The wind was actually one of the very first elements in the story! The whole story grew out of two sentences thought up six months apart, and one of those lines was “The wind on the moors is a tricky thing.”

4) What did you find most difficult about the revision process?

Revision and I...we have kind of have a hate-hate relationship. I love polishing, so the later rounds of edits and I are fine, but earl edits, the tear things out, rearrange, rework kind make my soul sad, mostly because the book invariably gets worse before better, and in the middle of it being worse, I experience a good deal of self-loathing and blanketing angst.

5) I love Lexi! I won’t ask why you made her so strong and intelligent—she had to be. So, did you create her first or the story first?

I created the world and the story first. I created Near, and the kinds of people that inhabited it, and then figured out what would constitute an outsider in that village, what would go against the norm I’d made. And, of course, I wanted to write someone incredibly strong, while still having them fit the story world. She had to be believable as PART of the this world, even though she stands alone.

6) If you could take one of your characters out to dinner, which one would you choose? Why? What would he/she order?

I’d take Dreska. The elder sister of the witch duo, she is sharp (quite literally), and dry, and brimming with old magic. I’d spend the entire dinner trying to learn more about her and the way she moves the world. She and Magda hold more secrets than anyone, even Cole.

7) If you could give an aspiring writer a piece of advice what would that be?

Be brave. Don’t fear rejection. It’s woven into every stage of the game for a reason. Also, nothing you write is written in blood or stone.

8) Do you have/have had a mentor that has been especially helpful to you in the writing of NEAR WITCH and making your way to publication?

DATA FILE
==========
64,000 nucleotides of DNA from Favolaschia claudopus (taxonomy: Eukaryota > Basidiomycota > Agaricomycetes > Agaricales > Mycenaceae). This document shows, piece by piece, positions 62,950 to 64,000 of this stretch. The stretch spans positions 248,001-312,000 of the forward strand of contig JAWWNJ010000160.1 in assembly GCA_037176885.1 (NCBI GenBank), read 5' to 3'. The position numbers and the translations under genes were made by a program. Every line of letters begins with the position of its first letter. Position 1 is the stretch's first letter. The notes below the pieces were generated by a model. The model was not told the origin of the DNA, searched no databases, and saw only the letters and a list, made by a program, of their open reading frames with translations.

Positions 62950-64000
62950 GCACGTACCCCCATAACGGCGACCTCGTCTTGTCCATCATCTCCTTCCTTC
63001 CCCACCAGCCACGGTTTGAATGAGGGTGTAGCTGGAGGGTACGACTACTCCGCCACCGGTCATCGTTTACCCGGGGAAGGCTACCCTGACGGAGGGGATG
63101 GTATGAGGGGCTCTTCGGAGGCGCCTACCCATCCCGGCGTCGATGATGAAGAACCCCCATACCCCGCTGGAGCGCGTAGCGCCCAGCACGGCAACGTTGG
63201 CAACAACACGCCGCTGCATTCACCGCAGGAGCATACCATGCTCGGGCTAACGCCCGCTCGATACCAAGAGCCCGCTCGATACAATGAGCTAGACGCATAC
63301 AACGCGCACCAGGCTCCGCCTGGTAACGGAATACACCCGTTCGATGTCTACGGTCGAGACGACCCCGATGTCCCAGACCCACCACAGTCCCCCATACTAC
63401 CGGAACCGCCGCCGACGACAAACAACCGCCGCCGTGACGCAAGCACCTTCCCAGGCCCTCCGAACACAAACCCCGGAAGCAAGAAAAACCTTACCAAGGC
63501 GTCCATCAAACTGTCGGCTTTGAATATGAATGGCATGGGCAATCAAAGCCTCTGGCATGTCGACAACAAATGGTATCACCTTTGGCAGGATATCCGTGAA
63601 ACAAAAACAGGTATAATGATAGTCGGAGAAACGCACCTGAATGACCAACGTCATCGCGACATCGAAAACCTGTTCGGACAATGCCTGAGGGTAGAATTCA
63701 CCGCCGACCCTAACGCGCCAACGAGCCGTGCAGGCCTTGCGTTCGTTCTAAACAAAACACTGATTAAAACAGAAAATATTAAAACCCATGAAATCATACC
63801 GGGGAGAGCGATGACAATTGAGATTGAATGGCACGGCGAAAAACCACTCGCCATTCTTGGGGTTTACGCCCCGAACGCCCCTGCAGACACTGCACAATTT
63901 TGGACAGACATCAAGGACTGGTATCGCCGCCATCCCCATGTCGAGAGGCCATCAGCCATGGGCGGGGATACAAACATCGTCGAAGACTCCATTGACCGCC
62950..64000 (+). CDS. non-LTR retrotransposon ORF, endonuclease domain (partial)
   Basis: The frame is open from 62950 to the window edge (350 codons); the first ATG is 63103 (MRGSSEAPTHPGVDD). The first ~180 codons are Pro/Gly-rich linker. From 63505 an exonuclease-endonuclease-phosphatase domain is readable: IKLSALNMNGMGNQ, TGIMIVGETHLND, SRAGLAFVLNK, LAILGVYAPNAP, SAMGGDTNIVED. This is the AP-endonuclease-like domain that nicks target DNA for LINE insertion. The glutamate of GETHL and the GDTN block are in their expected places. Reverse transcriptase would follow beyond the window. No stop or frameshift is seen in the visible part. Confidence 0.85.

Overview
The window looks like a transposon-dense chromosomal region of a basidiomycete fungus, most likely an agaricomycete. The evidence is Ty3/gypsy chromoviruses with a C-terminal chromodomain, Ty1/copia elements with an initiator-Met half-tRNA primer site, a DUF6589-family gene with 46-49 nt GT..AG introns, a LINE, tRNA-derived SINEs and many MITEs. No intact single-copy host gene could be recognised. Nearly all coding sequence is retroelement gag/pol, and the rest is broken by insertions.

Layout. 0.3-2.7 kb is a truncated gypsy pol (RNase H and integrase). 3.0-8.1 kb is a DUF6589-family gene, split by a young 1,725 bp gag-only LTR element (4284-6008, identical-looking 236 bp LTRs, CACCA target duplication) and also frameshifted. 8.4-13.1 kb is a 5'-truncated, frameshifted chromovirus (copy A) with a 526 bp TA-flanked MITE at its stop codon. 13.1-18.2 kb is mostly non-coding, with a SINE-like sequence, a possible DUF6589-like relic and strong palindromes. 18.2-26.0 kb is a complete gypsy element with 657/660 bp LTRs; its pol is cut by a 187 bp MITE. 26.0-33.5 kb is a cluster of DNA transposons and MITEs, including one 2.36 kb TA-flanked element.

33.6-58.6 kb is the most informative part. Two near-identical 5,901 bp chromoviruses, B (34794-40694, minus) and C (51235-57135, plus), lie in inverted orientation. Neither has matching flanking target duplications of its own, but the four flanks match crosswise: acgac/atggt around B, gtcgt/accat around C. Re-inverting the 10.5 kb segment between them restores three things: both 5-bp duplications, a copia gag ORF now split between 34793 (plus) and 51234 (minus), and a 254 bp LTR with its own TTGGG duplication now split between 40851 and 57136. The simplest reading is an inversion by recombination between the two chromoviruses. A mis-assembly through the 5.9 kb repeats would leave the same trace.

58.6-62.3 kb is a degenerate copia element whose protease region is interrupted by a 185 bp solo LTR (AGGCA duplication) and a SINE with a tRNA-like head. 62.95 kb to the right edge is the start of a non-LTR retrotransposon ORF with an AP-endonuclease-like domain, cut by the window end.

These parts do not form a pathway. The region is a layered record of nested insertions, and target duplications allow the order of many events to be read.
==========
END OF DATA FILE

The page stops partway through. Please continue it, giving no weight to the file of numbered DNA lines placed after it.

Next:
I have been so incredibly lucky to have friends that have kept me sane along the way. I didn’t meet many of them until after THE NEAR WITCH was on its way, but they’ve certainly made the journey to publication an adventure. Daisy Whitney, Myra McEntire, Leah Clifford, Kami Garcia, Magaret Stohl, Carrie Ryan, Beth Revis, Rachel Hawkins, and Jodi Meadows are only a FEW.

9) Can you tell us something about your next project???

My next project is called THE ARCHIVED. I’m not supposed to say too much, because it’s awhile out, BUT I will say that when I’m not cursing edits, I’m literally bouncing with excitement. It’s kind of like Buffy meets The Shining meets If I Stay. With a library.

Thanks so much, Victoria!

ARCHIVED sounds amaaazing! I’m quite sure that NEAR WITCH is only the beginning of your many successes! My THANKS to Victoria for allowing me the pleasure of reading, NEAR WITCH. These are characters that will definitely stick with me.


  1. The book sounds really interesting. I can't wait to read it!

  2. love this interview! and that next book sounds so great!
    I'm impatiently waiting for my copy of The Near Witch to arrive!!!

  3. new favorite line: The wind on the moors is a tricky thing.